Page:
>>>> will not be used for a [long] while.
    >>>>
    >>>> Does this apply to my little Canon point&shoot?
    >>>>
    >>>> What do they mean by a "long" while?
    >>>
    >>> Micro-capacitors in electronics can become damaged if they're fully
    >>> discharged.

    >>
    >> Can you explain what you mean by "micro-capacitors"?

    >
    > He was going to tell you that they are teeny-weeny capacitors.
    >
    > However, this might get you a more succinct answer:
    > < http://bit.ly/11tM43e >


    Nope, that didn't give me the answer I asked for at all. Did you
    actually read what I asked? Last time I checked, Google can't read
    people's minds.

    --

    Rick
     
    rickman, Jun 22, 2013
    #8
  9. "rickman" <> wrote in message
    news:kq34nr$jdq$...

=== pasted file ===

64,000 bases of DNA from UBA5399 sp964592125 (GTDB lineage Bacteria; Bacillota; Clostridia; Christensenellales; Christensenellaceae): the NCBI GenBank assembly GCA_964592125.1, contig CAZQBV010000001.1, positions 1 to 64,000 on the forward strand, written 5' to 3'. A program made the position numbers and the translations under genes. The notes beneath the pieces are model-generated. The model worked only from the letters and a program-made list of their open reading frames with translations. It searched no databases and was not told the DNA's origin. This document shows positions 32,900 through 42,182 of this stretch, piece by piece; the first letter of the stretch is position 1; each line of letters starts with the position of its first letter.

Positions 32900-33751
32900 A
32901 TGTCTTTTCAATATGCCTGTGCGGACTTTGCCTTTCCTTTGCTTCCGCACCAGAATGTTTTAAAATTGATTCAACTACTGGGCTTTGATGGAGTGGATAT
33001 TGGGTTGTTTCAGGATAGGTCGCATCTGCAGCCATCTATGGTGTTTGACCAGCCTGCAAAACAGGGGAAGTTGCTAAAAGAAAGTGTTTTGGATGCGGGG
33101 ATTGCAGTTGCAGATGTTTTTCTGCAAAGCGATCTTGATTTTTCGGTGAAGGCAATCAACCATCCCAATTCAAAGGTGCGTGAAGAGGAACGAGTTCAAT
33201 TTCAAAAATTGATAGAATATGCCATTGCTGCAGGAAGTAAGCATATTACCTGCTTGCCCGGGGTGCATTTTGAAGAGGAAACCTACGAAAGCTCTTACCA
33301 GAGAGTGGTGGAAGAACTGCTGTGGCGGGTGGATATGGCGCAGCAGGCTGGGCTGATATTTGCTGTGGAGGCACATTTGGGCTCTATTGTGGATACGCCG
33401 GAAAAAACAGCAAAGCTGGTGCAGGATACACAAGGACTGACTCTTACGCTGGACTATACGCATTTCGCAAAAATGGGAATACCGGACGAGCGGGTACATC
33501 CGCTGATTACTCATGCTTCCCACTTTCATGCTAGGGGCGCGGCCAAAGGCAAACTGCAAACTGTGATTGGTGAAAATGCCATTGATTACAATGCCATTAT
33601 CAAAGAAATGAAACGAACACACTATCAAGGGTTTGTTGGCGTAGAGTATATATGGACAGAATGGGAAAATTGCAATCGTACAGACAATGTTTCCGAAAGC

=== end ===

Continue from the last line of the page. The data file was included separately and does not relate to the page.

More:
> On 6/16/2013 10:45 AM, Charles E. Hardwidge wrote:
    >> "Higgs Boson" <> wrote in message
    >> news:...
    >>> I've heard that it's good to remove or disable the battery when camera
    >>> will not be used for a [long] while.
    >>>
    >>> Does this apply to my little Canon point&shoot?
    >>>
    >>> What do they mean by a "long" while?

    >>
    >> Micro-capacitors in electronics can become damaged if they're fully
    >> discharged.

    >
    > Can you explain what you mean by "micro-capacitors"?


    I was getting type and capacity mixed up.

    SMT (Surface Mounted Technology) capacitors. There's some pictures after the
    link.

    https://en.wikipedia.org/wiki/Surface-mount_technology

    --
    Charles E. Hardwidge
     
    Charles E. Hardwidge, Jun 22, 2013
    #9
  10. On Sat 22 Jun 2013 12:41, Savageduck wrote:
    > On 2013-06-21 20:17:49 -0700, rickman <> said:
    >
    >> On 6/16/2013 10:45 AM, Charles E. Hardwidge wrote:
    >>> "Higgs Boson" <> wrote in message
    >>> news:...
    >>>> I've heard that it's good to remove or disable the battery when camera
    >>>> will not be used for a [long] while.
    >>>>
    >>>> Does this apply to my little Canon point&shoot?
    >>>>
    >>>> What do they mean by a "long" while?
    >>>